The Academy has a rich tradition of publishing high-quality, innovative digital publications both online and on CD-ROM and DVD. Digital publications, such as Orthopaedic Knowledge Online (OKO) and online CME courses, are produced with the same intellectual rigor as traditional print publications, and their content must be objective, current and educational. The peer review process for digital publications, in varying degrees, mirrors that of print publications.
However, the authors and editors of digital publications often do not receive the same level of academic recognition for their work that authors and editors of comparable print publications are granted.
“It’s common for an Academy member to invest more time in creating a module for a multimedia program than in preparing a chapter for a textbook,” explains Howard Mevis, director of electronic media, evaluation and course operations at the Academy.
In spite of that, “Many of our authors and editors felt they weren’t receiving the recognition that they need in order to further their careers,” says Marilyn Fox, director of publications. “When they did a multimedia program on DVD or a topic on OKO, they felt it didn’t carry as much prestige as contributing to a journal or textbook. The Council on Education believes that, assuming the same review process and editorial oversight are performed for an online program, it should carry the same intellectual weight as print products.”
This prompted the Council to study the issue and ultimately led to the approval of an AAOS advisory statement on the topic.
“The Council investigated the problem and developed this statement to ensure that people receive appropriate credit,” says Mark Wieting, AAOS vice president of education programs.
AAOS encourages growing trend toward granting recognition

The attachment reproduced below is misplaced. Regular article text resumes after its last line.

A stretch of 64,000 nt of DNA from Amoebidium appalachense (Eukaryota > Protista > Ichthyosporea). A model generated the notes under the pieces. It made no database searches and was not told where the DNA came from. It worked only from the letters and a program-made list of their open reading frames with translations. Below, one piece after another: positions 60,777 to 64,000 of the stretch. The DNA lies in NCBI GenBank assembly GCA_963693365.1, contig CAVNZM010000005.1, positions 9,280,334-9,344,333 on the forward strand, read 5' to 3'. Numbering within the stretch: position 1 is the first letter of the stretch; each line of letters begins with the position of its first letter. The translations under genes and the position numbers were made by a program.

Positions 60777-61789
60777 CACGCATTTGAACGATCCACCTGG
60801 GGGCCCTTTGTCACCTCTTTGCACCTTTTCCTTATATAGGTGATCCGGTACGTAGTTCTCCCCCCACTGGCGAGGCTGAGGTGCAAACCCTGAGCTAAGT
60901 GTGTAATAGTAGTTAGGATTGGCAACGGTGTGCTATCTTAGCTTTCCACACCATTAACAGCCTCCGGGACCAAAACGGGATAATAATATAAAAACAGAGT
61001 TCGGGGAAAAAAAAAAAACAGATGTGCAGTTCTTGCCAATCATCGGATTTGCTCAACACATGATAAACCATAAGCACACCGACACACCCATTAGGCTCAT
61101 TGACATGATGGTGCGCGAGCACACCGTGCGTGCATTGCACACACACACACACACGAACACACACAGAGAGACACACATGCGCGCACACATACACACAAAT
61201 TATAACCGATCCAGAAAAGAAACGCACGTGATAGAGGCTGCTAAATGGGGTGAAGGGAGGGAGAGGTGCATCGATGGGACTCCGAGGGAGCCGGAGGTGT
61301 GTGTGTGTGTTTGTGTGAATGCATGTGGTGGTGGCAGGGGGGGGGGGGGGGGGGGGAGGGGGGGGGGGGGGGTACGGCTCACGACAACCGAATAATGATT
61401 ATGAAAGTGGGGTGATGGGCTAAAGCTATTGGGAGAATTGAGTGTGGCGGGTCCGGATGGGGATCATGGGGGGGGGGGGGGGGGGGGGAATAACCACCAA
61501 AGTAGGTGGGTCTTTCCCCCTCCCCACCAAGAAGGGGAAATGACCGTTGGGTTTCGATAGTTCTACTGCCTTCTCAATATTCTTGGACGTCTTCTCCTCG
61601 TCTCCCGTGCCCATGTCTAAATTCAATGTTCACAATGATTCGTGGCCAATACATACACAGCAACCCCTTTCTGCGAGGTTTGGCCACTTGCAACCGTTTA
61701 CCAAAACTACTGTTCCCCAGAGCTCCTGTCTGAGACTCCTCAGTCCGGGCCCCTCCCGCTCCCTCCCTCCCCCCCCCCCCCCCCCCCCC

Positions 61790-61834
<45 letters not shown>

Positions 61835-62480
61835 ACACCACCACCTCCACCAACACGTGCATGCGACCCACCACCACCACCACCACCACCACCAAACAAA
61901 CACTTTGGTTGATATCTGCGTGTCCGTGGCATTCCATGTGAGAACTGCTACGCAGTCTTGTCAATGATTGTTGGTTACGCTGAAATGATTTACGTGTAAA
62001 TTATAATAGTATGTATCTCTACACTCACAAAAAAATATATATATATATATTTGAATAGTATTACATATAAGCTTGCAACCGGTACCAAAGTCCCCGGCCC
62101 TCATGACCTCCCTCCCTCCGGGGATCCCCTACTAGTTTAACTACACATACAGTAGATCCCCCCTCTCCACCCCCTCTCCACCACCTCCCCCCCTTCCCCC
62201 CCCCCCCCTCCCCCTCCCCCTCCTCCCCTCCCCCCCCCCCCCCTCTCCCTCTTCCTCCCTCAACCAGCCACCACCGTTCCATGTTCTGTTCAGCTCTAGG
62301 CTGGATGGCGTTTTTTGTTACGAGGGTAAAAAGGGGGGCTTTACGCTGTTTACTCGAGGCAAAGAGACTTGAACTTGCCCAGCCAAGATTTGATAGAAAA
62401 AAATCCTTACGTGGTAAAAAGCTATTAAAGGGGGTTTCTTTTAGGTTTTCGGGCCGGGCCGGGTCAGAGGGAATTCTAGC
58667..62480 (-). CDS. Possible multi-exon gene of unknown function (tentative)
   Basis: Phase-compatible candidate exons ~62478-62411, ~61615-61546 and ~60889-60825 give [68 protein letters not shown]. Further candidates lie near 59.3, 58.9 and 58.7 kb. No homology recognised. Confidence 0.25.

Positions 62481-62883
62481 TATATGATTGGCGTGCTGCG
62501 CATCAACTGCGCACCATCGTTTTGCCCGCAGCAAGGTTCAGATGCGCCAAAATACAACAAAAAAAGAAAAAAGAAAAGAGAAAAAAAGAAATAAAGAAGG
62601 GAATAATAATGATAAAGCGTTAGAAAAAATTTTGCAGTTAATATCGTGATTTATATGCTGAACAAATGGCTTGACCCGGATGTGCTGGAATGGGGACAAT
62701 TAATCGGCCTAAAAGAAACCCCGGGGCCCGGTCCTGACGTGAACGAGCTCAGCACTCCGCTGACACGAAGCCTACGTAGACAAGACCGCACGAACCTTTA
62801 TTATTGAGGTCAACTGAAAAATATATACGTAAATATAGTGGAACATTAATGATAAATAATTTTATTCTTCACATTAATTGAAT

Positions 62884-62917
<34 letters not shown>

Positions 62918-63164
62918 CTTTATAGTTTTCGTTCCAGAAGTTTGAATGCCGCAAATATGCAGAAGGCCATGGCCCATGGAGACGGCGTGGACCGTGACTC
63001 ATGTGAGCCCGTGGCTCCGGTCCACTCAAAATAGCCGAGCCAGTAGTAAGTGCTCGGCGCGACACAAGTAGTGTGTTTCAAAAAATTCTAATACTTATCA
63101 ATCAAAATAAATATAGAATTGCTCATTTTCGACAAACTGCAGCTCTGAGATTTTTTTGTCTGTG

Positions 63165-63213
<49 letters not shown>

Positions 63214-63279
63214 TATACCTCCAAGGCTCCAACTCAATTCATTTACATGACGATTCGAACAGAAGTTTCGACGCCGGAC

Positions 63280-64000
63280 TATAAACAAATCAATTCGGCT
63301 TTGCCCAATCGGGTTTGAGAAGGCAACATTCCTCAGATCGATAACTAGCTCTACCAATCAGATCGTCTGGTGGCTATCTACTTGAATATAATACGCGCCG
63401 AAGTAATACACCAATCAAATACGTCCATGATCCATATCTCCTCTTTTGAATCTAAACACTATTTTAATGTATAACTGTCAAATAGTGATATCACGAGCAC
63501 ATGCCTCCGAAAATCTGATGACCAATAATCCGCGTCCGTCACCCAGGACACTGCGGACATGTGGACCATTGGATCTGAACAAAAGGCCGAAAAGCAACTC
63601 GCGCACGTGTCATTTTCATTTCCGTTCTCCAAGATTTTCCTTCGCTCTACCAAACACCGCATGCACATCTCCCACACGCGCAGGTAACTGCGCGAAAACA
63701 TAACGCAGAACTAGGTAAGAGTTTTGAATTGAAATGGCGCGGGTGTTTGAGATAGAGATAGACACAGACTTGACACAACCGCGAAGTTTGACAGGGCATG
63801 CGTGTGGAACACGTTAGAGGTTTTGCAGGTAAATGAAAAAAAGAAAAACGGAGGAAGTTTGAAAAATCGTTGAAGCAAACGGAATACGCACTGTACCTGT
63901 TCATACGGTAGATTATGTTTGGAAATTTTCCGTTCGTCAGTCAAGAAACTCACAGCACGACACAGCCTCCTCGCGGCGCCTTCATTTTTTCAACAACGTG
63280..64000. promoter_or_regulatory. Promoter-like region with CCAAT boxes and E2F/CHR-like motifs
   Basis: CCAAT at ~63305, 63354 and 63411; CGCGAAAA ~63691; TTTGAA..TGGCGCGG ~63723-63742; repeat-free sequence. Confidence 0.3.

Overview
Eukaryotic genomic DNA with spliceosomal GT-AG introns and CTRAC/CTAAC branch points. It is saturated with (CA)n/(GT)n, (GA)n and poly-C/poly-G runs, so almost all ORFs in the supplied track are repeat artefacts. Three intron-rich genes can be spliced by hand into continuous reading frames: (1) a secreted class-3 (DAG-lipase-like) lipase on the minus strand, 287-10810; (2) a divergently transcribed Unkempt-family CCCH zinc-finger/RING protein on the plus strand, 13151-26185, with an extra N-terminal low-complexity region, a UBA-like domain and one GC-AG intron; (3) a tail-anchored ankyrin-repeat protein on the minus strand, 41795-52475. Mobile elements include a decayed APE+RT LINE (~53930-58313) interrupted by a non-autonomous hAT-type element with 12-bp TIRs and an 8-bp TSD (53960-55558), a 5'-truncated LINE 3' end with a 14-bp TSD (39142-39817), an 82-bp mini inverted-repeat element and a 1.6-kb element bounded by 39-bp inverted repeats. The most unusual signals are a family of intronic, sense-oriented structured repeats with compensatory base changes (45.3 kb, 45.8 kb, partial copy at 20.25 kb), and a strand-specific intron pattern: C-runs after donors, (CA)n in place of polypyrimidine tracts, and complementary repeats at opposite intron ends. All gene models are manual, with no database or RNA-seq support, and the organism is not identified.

The Council created a Project Team on Academic Recognition of Online Publications to review the current practices of selected academic departments regarding professional recognition for authoring or editing digital publications.
Project team members, including chair James A. Nunley II, MD, contacted the deans and the promotions committees at a number of academic institutions across the country to solicit their thoughts as well as the current university policy on digital contributions. Responding institutions included Duke University Medical School, University of North Carolina Chapel Hill School of Medicine, University of Arizona College of Medicine, Johns Hopkins University Medical School, University of Virginia Medical School and Mayo Medical School.
The responses showed that although a wide range of credentialing practices exists, the recent trend is toward granting recognition for digital work, particularly for electronic publications that undergo peer review.
“Each academic institution already has a way to recognize online contributions, and each is working through how best to weight these in the overall scheme of tenure and promotions,” Dr. Nunley says.
In response to the project team report, the Council on Education developed an advisory statement that reflects the following beliefs:
The Board of Directors approved the statement, Recognition for Authoring and Editing Digital Publications, at its September 2003 meeting.
“The statement enunciates the importance and growing intellectual legitimacy of Web publications and urges program chairs and other academic leaders to accord them the same importance as comparable print publications,” says Council on Education Chairman Joseph D. Zuckerman, MD.